Transition does not occur in a single moment. It is an extended period of planning and instruction leading to a shift to adult life. The goal is to prepare each individual student in accordance with their strengths, interests and challenges to be ready for that step forward. Watch presentations about transition services and visit Seattle Public Schools website for more information.
During the 2022-23 school year, the Dyslexia Committee partnered with literacy advocacy groups across Washington to create the Supporting Your Dyslexic Student virtual series. We’ve hosted a variety of professionals to discuss important literacy topics, including Special Education, Progress Monitoring, Assistive Technology, Effective Intervention, and more. Both parents and professional educators will benefit from the wealth of information shared in this series!
Each year our membership votes for our organization's legislative agenda by identifying focus areas to guide our Legislative Advocacy Committee's work. We hosted a legislative forum calling on legislators to Fund our Future by fully funding special education and testified numerous times to stop the use of isolation and restraint in Washington schools.
Membership meetings generally include an update from Seattle Public Schools Special Education administrators and special guests speaking about a wide range of important issues. If you've never been, we invite you to watch one online and hope to see you soon in a meeting! Visit our calendar for meeting dates.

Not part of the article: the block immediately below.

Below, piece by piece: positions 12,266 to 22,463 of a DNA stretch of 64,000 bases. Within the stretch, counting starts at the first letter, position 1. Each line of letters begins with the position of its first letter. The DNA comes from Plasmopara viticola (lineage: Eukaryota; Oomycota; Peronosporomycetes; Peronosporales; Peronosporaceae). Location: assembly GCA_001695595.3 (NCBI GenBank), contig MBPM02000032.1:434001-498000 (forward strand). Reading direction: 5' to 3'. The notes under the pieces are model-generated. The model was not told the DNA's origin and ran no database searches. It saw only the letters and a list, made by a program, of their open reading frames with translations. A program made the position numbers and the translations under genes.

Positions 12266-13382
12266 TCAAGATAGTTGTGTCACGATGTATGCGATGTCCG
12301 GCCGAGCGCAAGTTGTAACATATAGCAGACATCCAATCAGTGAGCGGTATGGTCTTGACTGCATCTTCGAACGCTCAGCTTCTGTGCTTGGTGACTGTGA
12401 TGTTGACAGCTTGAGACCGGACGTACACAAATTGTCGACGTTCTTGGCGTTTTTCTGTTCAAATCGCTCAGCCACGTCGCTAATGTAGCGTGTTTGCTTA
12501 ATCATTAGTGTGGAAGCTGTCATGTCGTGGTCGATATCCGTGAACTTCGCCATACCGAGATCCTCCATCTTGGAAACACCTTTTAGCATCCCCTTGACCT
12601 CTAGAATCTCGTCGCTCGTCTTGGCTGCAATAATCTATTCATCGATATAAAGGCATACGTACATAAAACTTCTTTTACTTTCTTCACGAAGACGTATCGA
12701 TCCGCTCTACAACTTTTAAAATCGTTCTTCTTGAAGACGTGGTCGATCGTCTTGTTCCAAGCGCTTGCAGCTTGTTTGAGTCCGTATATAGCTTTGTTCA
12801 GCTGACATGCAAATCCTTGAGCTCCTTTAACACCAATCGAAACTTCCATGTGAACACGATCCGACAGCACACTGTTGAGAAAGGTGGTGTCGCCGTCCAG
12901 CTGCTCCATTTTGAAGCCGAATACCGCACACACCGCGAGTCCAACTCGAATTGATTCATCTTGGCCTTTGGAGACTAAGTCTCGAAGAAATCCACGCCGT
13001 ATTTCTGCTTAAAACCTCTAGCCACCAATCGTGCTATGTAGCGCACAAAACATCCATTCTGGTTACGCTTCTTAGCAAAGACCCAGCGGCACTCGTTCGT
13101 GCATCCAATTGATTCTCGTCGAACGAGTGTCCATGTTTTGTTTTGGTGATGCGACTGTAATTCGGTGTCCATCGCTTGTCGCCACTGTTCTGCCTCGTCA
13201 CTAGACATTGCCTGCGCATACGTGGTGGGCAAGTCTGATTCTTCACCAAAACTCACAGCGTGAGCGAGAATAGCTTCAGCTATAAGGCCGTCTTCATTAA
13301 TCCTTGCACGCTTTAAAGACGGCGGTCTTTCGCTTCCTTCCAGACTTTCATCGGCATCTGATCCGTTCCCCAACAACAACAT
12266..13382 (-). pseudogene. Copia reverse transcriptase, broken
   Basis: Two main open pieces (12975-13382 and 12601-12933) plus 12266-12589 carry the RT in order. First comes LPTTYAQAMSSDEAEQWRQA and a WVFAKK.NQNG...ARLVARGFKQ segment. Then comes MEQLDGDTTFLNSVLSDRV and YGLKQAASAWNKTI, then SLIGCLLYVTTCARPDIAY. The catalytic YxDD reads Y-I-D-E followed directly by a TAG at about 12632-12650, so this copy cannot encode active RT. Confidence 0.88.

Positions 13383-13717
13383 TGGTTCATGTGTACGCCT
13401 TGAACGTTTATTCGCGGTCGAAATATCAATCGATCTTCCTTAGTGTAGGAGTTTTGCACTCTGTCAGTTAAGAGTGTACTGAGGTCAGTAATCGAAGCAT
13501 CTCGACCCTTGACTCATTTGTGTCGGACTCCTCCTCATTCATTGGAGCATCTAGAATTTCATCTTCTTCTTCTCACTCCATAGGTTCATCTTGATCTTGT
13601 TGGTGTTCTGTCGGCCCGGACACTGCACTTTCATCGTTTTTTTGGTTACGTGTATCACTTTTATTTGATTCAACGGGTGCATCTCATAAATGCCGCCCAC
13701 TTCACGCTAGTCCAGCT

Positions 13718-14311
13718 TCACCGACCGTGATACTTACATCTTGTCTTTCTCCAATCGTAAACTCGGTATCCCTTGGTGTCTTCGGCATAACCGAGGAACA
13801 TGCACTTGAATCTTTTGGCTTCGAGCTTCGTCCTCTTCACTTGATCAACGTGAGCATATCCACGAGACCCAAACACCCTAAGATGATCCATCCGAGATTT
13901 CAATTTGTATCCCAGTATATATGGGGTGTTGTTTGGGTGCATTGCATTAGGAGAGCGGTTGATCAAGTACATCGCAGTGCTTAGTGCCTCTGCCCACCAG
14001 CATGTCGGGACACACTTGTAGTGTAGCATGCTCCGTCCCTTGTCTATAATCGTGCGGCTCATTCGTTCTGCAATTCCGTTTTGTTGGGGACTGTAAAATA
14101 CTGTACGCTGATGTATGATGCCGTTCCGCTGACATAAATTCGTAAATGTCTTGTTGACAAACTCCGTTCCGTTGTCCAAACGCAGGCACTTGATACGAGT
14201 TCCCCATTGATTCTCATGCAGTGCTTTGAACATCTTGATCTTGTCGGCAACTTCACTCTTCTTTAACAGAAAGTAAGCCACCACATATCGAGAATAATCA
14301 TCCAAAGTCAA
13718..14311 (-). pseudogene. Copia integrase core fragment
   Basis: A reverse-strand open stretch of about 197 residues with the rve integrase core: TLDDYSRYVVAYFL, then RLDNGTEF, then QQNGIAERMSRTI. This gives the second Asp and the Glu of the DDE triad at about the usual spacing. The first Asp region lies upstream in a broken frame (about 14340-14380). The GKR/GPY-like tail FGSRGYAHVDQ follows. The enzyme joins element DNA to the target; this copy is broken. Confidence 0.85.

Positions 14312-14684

All students have a right to meaningfully participate in the general education setting, both academically and socially to the fullest extent possible. Inclusion is realized when all students, regardless of their designation to receive special education services, are provided with targeted services, supports, and accommodations; allowing them to learn in the general education classroom, interact with peers, and engage the core curriculum.
It is important to know your rights as a parent. The district must provide accommodations to ensure you are an active participant in planning your child's IEP. Visit our playlist highlighting our webinars and presentations re: IEPs.
Collaborative and Proactive Solutions (CPS) uses compassion and problem solving to help schools meet the needs of all learners, while reducing punitive, exclusionary disciplinary practices like suspensions, restraints, and isolation. SSEPTSA advocates for banning these practices in Washington's public schools, and we are working to bring Dr. Greene's program to Seattle Public Schools.
Browse videos we have presented with care to our community of families. Various topics include school avoidance, music therapy, mental health strategies, sensory regulation, advocacy tips for parents of students with disabilities, and more. If you would like to suggest a topic that you are interested to learn more about, please email us using the contact form on our home page.
There are situations where you may need to escalate issues in order to receive a free and appropriate education, as required by federal law. Learn about due process hearings, compensatory and recovery services, and other topics you may encounter as you advocate for your child's education.